- Category: Blog
Students with autism spectrum disorder (ASD) usually have more difficulty learning the traditional way because they may be wired to process information differently. That’s why teaching an autistic child to read can be a more challenging experience to guide them through. On one hand, you may have a child who teaches themselves to read, on the other hand you may have a student who needs extra guidance in this area. However, no matter where your child is located on the spectrum, there are plenty of strategies out there to help customize a perfect learning plan. Let’s explore some strategies to teach a child with autism to read and shape them into the best learners they can be.
Directly Teach the Skills You Want the Student to Learn
Many students with autism benefit from direct, systematic instruction to learn new skills. Reading is no different. It might be overwhelming at first to jump right away into reading comprehension. That’s why you may want to start by directly teaching the consonant and vowel sounds to build up important alphabet knowledge and letter recognition. These may need to be focused on one at a time or a few at a time until each is mastered. Try breaking up your learning sessions into short and effective chunks, so your student can get the information without being overwhelmed by too many letters. Some people choose to start with the letters in the student’s name as the first letters to target.
Don’t Be Afraid to Teach Phonics
Especially when it comes to autism and reading, it’s key to incorporate learning phonics as part of the instructional process. Sometimes people may be tempted to skip this part and go directly to teaching sight words. However, if students are younger and have limited verbal skills, you really don’t know what they are picking up. They could be talking in all of the information that you have, but just not showing you that they know it. It is important to provide the opportunity for them to learn the letter sounds and phonetic spelling of words. When you teach this, give instructions with as much clarity as you can. Autism Classroom has set of phonics worksheets to support instruction in that area.
Make it Visual
Reading itself, is a visual strategy, of course. But for student with autism, we need to up the visual ante. We can do this by using drawings, pictures, and photos to accompany the reading. Having flashcards with word and picture can help some students to understand the association. Just be sure to use various photos to represent a topic or word so that the student understands that this word has several ways it can be represented. For example, if teaching the word pen, be sure to have pictures of several different pens so that the student does not think that only a blue ink writing utensil is a pen. Another option if your student is a visual learner, try to get creative and use objects like rice, little candies, or chips to shape out some letters. If your student loves to use their hands the most, be sure to take advantage of magnetic whiteboards that have moveable letters or stick labels onto their favorite toys and gadgets. No matter what technique you use, it’s important that you help your child discover the method they learn the best with.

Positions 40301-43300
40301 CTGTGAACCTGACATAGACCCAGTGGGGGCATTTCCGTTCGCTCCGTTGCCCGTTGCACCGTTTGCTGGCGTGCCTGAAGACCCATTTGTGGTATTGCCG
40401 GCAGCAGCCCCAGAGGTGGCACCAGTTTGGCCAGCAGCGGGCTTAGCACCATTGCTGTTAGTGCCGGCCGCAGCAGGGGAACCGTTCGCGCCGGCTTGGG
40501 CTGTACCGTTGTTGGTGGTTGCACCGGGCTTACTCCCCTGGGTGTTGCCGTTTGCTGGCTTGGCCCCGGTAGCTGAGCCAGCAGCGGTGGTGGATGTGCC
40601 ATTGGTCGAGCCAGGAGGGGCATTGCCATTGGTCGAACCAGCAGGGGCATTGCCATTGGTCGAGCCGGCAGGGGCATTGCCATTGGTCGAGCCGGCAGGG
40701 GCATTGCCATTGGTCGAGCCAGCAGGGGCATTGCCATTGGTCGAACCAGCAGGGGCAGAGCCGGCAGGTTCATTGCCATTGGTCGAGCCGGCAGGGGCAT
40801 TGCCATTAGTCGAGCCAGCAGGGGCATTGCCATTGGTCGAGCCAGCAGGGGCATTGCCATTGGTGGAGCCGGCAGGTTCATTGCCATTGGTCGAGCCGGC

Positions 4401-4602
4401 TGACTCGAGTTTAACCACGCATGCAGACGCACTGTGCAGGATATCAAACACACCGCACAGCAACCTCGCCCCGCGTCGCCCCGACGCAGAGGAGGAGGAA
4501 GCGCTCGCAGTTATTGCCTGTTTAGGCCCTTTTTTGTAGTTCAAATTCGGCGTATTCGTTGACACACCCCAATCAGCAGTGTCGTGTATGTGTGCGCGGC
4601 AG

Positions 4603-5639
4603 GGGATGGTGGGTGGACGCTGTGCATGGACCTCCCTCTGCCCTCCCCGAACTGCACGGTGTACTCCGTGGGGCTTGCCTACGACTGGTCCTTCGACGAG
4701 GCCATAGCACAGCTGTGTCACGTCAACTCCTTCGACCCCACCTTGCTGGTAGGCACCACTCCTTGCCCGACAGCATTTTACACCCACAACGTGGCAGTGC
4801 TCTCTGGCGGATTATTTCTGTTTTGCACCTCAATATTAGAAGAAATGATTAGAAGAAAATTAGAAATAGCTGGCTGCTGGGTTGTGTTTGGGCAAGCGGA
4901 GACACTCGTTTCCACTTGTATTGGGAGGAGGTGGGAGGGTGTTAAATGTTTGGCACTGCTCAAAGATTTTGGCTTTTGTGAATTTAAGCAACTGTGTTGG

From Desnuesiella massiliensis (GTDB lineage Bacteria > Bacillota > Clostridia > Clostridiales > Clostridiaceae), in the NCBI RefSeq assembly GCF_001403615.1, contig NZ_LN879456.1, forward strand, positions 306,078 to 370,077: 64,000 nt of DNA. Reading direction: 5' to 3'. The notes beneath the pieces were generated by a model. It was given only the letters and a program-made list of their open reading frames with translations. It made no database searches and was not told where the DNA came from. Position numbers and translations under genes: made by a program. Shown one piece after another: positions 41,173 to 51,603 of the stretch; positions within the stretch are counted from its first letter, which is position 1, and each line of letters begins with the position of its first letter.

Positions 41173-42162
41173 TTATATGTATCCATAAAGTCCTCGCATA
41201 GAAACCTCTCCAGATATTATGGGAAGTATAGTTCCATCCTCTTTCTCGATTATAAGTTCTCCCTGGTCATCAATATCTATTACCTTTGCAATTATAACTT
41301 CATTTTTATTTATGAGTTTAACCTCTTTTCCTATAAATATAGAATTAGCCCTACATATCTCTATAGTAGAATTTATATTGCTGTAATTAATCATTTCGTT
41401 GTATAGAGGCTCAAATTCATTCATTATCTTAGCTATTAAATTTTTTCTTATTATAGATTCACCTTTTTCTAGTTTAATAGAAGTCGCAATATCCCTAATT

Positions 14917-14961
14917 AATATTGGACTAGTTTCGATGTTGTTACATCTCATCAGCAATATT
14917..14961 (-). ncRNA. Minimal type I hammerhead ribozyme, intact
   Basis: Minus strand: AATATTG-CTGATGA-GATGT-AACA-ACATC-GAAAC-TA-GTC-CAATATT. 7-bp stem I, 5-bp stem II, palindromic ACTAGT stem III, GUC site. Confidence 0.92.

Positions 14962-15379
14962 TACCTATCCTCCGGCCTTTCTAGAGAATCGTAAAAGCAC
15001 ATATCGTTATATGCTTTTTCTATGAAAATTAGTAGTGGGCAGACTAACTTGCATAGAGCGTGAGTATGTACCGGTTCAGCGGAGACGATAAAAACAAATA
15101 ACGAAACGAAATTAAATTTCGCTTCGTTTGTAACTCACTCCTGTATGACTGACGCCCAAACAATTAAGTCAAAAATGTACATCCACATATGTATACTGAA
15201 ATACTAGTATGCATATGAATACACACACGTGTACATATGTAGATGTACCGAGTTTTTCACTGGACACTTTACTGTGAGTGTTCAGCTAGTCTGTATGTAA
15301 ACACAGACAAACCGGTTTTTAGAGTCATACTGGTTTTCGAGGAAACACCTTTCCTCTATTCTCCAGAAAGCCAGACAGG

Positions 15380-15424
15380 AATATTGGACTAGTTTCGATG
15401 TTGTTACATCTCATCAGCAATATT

While kids with autism are fantastic at interpreting everything quite literally, reading comprehension involves a little more work. During your learning sessions, make sure you help your student stay motivated by providing some type of reinforcement during or after the lesson. To provide motivation during the learning session, use characters and topics they enjoy hearing about and seeing to help teach them to read. Incorporate their favorite character to give them the directions for the lesson by having the picture or sticker of the character on the page. Or, show them an image or reminder of what they will be working towards or what they will get, once the activity is complete. An example of this would be our reinforcement pages worksheets where you can put a small picture reminder right on the worksheet.
As with many lessons for students with autism, try to break up a learning sessions into specific steps or into smaller work sessions as you teach. By making it more manageable by using short work sessions, they may be able to focus more of their energy on skill-building and word retention.